Treatment and response
All patients received first-line platinum-based doublet chemotherapy including pemetrexed in combination with platinum (nine cases), gemcitabine plus platinum (16 cases), vinorelbine plus platinum (six cases), paclitaxel plus platinum (four cases), or docetaxel plus platinum (ten cases).
Fourteen patients were treated for one or two cycles, 15 were treated for three or four cycles, and 16 were treated for five or six cycles.
After treatment, patient response was classified as PR, SD, PD, and not evaluated for five, 16, 19, and five patients, respectively. The resulting ORR and DCR in the chemotherapy group were 12.5% and 45%, respectively.
The Kaplan–Meier curves for patients in the chemotherapy and non-chemotherapy groups are presented in Figure 2.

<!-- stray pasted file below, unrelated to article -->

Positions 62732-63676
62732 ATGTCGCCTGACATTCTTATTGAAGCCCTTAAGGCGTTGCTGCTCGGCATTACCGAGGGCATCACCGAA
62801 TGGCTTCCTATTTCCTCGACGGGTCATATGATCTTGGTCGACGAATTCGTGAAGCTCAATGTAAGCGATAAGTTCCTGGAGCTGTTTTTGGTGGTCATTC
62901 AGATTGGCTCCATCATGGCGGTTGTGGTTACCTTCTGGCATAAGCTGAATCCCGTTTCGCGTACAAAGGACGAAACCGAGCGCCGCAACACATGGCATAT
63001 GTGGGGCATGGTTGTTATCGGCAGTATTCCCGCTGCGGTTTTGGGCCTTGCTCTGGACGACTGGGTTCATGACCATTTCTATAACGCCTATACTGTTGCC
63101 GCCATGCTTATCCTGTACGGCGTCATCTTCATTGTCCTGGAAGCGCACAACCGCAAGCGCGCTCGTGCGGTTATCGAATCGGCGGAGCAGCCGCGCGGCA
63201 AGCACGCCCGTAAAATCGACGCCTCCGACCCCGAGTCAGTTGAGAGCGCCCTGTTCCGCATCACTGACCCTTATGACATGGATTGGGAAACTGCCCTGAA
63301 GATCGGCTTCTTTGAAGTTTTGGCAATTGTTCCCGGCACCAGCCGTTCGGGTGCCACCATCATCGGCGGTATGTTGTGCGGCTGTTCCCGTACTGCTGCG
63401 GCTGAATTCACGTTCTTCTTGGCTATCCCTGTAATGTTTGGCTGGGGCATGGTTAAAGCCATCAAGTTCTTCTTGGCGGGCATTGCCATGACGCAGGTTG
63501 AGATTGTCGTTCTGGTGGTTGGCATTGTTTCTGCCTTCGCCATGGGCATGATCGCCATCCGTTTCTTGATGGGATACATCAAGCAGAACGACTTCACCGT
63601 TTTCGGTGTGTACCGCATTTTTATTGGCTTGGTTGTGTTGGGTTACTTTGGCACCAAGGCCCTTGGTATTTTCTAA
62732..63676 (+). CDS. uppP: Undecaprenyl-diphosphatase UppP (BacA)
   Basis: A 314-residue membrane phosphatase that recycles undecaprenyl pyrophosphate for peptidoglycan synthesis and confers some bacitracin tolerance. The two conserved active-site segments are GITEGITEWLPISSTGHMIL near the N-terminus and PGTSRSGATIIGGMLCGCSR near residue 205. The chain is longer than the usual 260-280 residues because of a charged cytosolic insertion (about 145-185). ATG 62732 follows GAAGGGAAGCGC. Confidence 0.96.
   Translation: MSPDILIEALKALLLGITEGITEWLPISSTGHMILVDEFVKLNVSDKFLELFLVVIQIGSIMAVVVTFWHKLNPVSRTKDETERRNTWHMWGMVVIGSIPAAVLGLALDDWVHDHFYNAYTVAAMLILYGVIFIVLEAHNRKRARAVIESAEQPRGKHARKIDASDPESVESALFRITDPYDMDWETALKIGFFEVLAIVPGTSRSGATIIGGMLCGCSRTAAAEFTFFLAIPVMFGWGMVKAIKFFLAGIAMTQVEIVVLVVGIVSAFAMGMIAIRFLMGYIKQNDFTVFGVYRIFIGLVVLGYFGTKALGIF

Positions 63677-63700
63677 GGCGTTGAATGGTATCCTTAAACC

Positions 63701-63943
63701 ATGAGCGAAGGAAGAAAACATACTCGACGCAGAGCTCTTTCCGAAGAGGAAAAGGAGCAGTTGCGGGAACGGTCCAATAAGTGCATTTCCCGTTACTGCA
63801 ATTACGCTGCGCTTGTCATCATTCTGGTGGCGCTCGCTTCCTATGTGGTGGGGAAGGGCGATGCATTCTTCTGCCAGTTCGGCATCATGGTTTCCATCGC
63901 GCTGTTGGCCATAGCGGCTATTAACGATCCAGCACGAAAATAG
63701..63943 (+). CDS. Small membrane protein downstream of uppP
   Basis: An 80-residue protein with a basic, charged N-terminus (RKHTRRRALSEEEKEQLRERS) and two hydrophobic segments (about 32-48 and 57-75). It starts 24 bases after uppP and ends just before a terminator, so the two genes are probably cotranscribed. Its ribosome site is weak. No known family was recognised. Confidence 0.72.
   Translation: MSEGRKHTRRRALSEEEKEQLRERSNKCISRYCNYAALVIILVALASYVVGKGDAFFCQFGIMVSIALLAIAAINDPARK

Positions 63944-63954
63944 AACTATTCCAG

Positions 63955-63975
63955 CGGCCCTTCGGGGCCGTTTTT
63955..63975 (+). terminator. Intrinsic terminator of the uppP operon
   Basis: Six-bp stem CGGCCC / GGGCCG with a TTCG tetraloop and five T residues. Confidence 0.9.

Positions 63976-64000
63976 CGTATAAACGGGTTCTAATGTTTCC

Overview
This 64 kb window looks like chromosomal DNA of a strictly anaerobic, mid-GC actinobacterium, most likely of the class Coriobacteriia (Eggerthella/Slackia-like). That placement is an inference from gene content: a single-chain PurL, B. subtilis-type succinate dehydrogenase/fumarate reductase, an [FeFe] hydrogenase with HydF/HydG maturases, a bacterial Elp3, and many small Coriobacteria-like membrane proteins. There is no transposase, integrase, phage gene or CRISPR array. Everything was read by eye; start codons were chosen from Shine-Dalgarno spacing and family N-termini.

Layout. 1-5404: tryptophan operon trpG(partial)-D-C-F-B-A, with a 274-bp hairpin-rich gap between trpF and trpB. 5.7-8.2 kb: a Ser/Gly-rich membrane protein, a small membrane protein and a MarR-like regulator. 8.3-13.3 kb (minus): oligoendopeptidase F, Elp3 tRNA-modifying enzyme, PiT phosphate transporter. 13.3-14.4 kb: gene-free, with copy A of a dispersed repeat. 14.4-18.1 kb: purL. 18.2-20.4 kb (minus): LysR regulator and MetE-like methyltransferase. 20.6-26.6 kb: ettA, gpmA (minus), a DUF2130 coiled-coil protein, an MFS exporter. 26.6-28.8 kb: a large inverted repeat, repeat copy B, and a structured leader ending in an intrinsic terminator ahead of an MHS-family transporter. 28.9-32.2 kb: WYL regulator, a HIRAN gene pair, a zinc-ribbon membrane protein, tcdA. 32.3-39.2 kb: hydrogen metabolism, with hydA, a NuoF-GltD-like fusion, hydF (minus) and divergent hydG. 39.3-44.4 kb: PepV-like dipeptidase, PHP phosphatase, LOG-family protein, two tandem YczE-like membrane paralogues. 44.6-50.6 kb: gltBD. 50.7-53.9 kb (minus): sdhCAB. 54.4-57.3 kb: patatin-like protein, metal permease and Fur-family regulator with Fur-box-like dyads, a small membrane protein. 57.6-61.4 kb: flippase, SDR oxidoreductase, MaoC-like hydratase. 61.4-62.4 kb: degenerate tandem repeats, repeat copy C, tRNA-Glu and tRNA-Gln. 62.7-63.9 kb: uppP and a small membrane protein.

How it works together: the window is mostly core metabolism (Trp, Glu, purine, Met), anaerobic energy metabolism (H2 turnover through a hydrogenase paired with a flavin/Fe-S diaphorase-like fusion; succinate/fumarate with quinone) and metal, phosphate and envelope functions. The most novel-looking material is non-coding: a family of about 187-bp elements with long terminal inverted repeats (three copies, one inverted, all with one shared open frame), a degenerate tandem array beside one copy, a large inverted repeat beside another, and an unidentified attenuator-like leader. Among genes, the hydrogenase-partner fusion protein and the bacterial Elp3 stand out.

Figure 2 Kaplan–Meier curves for chemotherapy and non-chemotherapy patients.
Four of the 45 patients in the chemotherapy group survived during our follow-up visits, whereas only one of the 24 patients in the non-chemotherapy group survived. The Kaplan–Meier curves showed that patients having received chemotherapy had a 6-month longer median OS than that of patients having only received supportive care (14.0, 95% CI: 8.5–19.5 in the chemotherapy group vs 8.0, 95% CI: 6.4–9.6 in the non-chemotherapy group), a difference that was statistically significance (chi2=8.857, P=0.003).